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Change Management Is Key for New Contract Startups

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Change management is the formal process for organizational change that includes the sharing of applicable knowledge. Although change management is necessary for operational improvement throughout all organizations, it is particularly crucial when a building service contractor (BSC) begins working on a new contract with a facility management team.

In these new relationships, both the facility manager and the BSC have their credibility on the line and want to ensure a smooth transition. Since no two facilities or contractors operate in exactly the same way, this means a considerable amount of change will always be required, no matter how much each side would prefer to avoid it. Thus, implementing change management can be one of the most difficult tasks for a facility manager or BSC to execute properly.

In my experience, the first 30 days of any new contract are critical to the success or failure of the business relationship. During this time, four key factors will help the BSC develop a strong relationship with the facility manager, especially during the new contract start-up process:

  1. Communication: A new cleaning program affects every level of the organization, from the cleaning crew up to the president. Everyone involved needs to know how the program will be rolled out and what its impact will be. Therefore, it is critical to discern what type of messaging will be required for each level. For example, the president may need only broad high-level information, while the cleaning supervisor would require more detailed information. The BSC should anticipate these concerns and implement an easy method for its clients to receive timely responses to address their concerns/questions.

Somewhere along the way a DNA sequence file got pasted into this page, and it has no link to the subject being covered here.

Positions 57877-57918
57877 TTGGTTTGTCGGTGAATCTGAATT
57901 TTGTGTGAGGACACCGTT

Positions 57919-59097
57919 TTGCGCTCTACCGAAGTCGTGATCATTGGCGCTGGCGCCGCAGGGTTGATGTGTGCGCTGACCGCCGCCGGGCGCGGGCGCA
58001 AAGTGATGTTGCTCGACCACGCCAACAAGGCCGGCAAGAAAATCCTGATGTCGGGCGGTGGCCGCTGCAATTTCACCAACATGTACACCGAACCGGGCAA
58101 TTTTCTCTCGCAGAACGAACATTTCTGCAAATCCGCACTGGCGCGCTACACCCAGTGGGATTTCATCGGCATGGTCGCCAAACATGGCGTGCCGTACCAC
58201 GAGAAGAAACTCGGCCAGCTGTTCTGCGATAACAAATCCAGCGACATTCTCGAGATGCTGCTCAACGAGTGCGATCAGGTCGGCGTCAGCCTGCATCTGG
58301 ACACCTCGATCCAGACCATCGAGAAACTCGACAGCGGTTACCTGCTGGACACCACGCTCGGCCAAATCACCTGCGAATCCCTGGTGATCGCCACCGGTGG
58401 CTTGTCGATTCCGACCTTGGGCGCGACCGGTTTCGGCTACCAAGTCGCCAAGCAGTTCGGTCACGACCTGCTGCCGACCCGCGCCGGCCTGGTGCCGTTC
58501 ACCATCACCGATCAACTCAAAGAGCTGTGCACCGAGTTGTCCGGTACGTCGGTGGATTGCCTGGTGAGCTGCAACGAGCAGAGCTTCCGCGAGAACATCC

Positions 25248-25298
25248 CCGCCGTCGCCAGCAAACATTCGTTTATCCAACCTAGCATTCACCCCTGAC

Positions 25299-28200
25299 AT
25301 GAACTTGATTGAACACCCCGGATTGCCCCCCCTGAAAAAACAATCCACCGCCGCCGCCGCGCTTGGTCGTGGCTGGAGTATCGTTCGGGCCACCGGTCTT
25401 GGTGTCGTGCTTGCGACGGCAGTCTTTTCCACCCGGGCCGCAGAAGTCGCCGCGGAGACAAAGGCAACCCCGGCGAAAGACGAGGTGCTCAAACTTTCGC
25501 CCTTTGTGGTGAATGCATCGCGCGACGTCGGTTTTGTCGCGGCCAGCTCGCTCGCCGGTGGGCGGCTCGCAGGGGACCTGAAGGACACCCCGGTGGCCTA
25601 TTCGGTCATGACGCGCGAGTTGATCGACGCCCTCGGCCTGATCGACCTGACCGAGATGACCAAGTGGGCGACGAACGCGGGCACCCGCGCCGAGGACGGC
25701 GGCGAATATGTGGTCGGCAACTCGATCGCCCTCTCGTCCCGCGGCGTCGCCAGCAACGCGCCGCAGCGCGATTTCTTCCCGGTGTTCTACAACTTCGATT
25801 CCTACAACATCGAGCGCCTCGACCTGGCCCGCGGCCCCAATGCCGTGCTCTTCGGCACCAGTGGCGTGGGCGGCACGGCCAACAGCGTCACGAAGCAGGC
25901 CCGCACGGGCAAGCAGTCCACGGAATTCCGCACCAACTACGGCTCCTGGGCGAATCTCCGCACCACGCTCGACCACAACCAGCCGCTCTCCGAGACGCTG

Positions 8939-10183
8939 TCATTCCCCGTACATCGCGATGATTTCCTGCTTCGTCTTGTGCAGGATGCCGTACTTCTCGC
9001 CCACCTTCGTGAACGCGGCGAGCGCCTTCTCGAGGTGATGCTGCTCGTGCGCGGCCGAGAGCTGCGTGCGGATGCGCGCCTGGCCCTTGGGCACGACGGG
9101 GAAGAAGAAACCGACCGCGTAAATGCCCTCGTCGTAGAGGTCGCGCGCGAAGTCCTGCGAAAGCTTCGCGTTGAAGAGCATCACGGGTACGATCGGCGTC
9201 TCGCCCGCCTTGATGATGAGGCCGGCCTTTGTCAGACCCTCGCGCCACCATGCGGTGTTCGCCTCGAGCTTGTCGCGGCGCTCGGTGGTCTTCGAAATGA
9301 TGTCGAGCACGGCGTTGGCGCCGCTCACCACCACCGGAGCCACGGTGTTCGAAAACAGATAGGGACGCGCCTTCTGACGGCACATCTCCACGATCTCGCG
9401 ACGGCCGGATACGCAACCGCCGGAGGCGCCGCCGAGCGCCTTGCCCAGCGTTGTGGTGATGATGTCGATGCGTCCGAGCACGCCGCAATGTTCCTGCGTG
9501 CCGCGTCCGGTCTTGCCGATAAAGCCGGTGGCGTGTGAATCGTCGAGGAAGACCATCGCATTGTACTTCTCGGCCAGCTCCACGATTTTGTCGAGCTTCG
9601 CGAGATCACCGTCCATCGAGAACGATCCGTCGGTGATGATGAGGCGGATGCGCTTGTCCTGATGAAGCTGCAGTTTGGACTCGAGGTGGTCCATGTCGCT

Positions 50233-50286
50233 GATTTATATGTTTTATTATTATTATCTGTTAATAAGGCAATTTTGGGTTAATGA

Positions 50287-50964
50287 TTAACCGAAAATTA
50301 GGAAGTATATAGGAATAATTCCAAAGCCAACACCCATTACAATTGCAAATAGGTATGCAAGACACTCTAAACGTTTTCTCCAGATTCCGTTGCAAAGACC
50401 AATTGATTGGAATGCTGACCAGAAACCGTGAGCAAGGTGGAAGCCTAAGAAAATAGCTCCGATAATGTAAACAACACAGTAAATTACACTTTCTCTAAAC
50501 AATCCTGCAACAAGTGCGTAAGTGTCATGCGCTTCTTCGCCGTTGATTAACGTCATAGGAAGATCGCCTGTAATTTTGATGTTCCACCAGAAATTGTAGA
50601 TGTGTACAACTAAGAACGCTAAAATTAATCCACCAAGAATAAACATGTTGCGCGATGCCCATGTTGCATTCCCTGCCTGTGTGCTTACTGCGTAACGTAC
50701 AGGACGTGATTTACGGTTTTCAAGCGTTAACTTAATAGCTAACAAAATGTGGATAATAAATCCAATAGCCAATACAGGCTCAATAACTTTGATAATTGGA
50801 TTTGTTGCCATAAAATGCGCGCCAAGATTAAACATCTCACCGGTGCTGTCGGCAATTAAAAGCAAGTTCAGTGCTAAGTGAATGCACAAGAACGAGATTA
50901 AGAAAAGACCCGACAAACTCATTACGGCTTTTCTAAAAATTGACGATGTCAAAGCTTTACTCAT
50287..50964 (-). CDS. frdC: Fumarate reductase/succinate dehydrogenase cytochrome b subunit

2. Delivery and Follow-up: The BSC must be familiar with all the elements of the Request for Proposal and ensure that its operational team knows what its sales team committed to in negotiations. If the sales team promised a biometric time clock, there needs to be biometric time clock. Even though this sounds obvious, it is easy for things like this to fall between the cracks. The facility manager is expecting all of the deliverables so the BSC must deliver.

  3. Training: Standardization is an important element in any efficient cleaning operation, and standardized operations require standardized training. The BSC may determine that new cleaning products, technology, or equipment will increase labor productivity for the new client. Or perhaps the facility manager requested that cleaning be done in a way that is different from what the BSC does in other facilities. These expectations must be communicated to cleaners. Then the cleaners must be trained in standardized procedures to assure they won’t revert to the old cleaning methods.

  4. Reporting of Operational Results: New technology enables real-time inspections, trend tracking, and tickets/work orders for deficiencies. The BSC should work with the facility manager to determine which reports are required, the frequency of those reports, and the preferred format (summary vs. detailed or formal vs. informal). Then the BSC needs to provide the reports on a timely and consistent basis.

Even with the best plans, surprises and glitches are inevitable. However, following these four keys will bring problems to light quickly and make them much easier to resolve, leading to a strong, long-lasting relationship.

 

Posted On May 29, 2018
Judy Gillies

Judy Gillies

Founder and President of The Surge Group, Inc.

Judy Gillies is the founder and president of The Surge Group, Inc., a cleaning consulting company in Toronto that helps facilities managers improve their cleaning operations. She is a co-author of Behind the Broom. For more information, visit www.BehindtheBroom.com.

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